The TSA proudly announced that they confiscated thousands of guns and weapons (and a Chihuahua) recently. However, along the way they and other agencies under the Department of Homeland Security lost a big cache of their own weapons, badges, credentials, and other potentially damaging items that pose serious security concerns.
According to new inventory reports, more than 1,300 badges, 165 firearms, and 589 cell phones were lost or stolen from 2012 to 2015. We can’t imagine lost or stolen property at a public facility is a headline-grabber, except that these belong to federal agents charged with keeping us safe or enforcing law. The lost or stolen items could lead to hundreds of deaths in the wrong hands.
Most of the lost credentials belongs to Customs and Border Protection and the others to agencies working on immigration processing or enforcement. The lost or stolen guns belonged to CBP, TSA and Immigration and Customs Enforcement (ICE).
Experts worry about what could happen if somebody with bad intentions obtained any of these items:
“It’s scary that you’d have that number of credentials out there that someone could manipulate,” Tim Miller, a retired Secret Service special agent, told FoxNews.com.
While Miller said the phones are likely to have enough protocols in place to prevent them from being used for nefarious purposes, the badges and credentials are an entirely different matter and could allow access to sensitive areas such as cargo.
“The thing that’s particularly concerning is that if you get real credentials, it’s very easy to manipulate them, and you’ve got someone else’s picture on what law enforcement would see as valid," Miller said. "Then you factor in terrorism, it’s a significant concern that people would run around with authentic credentials and be able to access areas they wouldn’t otherwise be able to access.”
DHS does not dispute the inventory report, but claims they strive to be “good stewards” of government resources and have improved oversight protocols to reduce the number of lost and stolen items.
If that doesn’t inspire much confidence in them for you, you’re not alone.
Lawmakers also have expressed concern about the safety of DHS property in the past. In December, the Senate Commerce, Science, and Transportation Committee approved legislation that would tighten screening of TSA workers, review security protocols and increase fines and enforcement requirements related to missing credentials.
“Officials entrusted with protecting the American public cannot consider the loss of sensitive items normal or routine," Sen. John Thune, R-S.D., chairman of the committee, told FoxNews.com.
"When the Commerce Committee looked at lost and missing airport security credentials, we discovered that existing rules weren’t being effectively enforced. Mistakes happen, but if we don’t work to eliminate them and insist on accountability, then we’re left with unacceptable risk,” Thune said.
A good question is whether these items were really lost or whether agents took them for their own use or gain. Lax oversight and no fear of investigation or punishment create a big incentive for agents to profit on these valuable items.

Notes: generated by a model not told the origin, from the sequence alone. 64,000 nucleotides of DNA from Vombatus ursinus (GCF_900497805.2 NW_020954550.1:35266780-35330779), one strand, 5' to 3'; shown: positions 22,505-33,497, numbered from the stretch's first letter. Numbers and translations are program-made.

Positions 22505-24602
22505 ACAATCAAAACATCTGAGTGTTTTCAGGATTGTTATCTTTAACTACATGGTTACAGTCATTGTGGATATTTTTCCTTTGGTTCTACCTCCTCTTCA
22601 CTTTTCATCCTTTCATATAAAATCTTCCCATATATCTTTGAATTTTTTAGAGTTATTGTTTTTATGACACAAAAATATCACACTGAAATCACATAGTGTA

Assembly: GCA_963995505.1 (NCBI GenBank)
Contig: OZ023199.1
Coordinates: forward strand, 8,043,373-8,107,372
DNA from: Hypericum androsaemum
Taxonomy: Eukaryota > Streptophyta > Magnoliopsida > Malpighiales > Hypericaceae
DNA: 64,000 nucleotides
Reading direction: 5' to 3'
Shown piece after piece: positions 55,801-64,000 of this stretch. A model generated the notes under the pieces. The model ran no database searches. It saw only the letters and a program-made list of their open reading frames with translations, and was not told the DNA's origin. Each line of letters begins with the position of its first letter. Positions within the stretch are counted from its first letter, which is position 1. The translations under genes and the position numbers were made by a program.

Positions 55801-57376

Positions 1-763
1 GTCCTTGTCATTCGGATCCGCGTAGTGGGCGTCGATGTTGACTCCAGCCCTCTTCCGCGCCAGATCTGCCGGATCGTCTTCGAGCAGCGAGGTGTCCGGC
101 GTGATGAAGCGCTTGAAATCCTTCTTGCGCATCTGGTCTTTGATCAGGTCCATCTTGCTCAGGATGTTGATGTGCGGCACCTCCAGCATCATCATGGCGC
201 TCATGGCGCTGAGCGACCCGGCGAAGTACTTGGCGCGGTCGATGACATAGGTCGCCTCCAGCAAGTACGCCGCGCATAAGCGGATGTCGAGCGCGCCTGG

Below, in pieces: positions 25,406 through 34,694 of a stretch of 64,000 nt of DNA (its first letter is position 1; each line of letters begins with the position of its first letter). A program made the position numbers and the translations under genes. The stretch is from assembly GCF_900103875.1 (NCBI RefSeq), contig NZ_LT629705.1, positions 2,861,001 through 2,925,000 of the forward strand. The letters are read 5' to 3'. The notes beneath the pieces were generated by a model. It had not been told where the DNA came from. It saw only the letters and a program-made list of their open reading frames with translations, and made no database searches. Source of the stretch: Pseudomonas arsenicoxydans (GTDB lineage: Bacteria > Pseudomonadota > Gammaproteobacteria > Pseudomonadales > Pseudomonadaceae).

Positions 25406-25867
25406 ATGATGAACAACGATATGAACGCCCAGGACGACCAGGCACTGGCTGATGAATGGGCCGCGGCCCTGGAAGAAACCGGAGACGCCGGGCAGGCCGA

On another front, members of Congress brought TSA officials to face questioning on the improper tracking of official badges and IDs, as well as failing to record basic security details for thousands of employees.
According to DHS’ inspector general some 87,000 active aviation workers (10 percent of the total workforce), are missing Social Security numbers in their records. Another 75,000 active employee credentials claim to be a non-U.S. citizen but don’t include passport numbers and of that number, 14,000 workers also did not list an alien registration number – they could be here illegally.
Lawmakers describe the TSA as operating “in chaos” as the Washington Free Beacon reports:
TSA’s inability to properly screen and track employees has been well documented for years. However, the administration has failed to enact multiple reforms aimed at tightening security and making it more efficient, lawmakers said.
TSA still cannot verify their employees’ criminal histories and immigration statuses, according to disclosures made by the Department of Homeland Security inspector general.
“Even 15 years” since the 9/11 terror attacks, “we still see a system that has not complied with the laws we have passed multiple times … and we see failures,” said Rep. John Mica (R., Fla.), chair of the House Transportation Subcommittee.
Officials additionally could not account for “hundreds and thousands of IDs” that had gone missing, including TSA security badges, airport identity badges, and officer identification.
“Everything you can imagine stolen, or missing, or unaccounted for,” Mica said. “Here we are in 2016, 15 years after 9/11, and we don’t know who’s going in and who’s going out. There’s no way to ensure it.”
According to the watchdog report, TSA did not have appropriate checks and balances in place to properly credential workers, yet they did so – potentially putting Americans at risk by granting access to those who at best shouldn’t be working for the TSA and at worse could have dangerous motives.
The TSA can do no better than Homeland Security. These failures are not just in one agency but across the board.
Beyond a one-time reform, these agencies should regularly listen to the audits of their processes from their internal inspectors general to identify gaps and adjust accordingly. Unfortunately, the inherent problem with big government is that it doesn’t respond to reports of its failures and lacks the nimbleness to adjust compared to the private sector.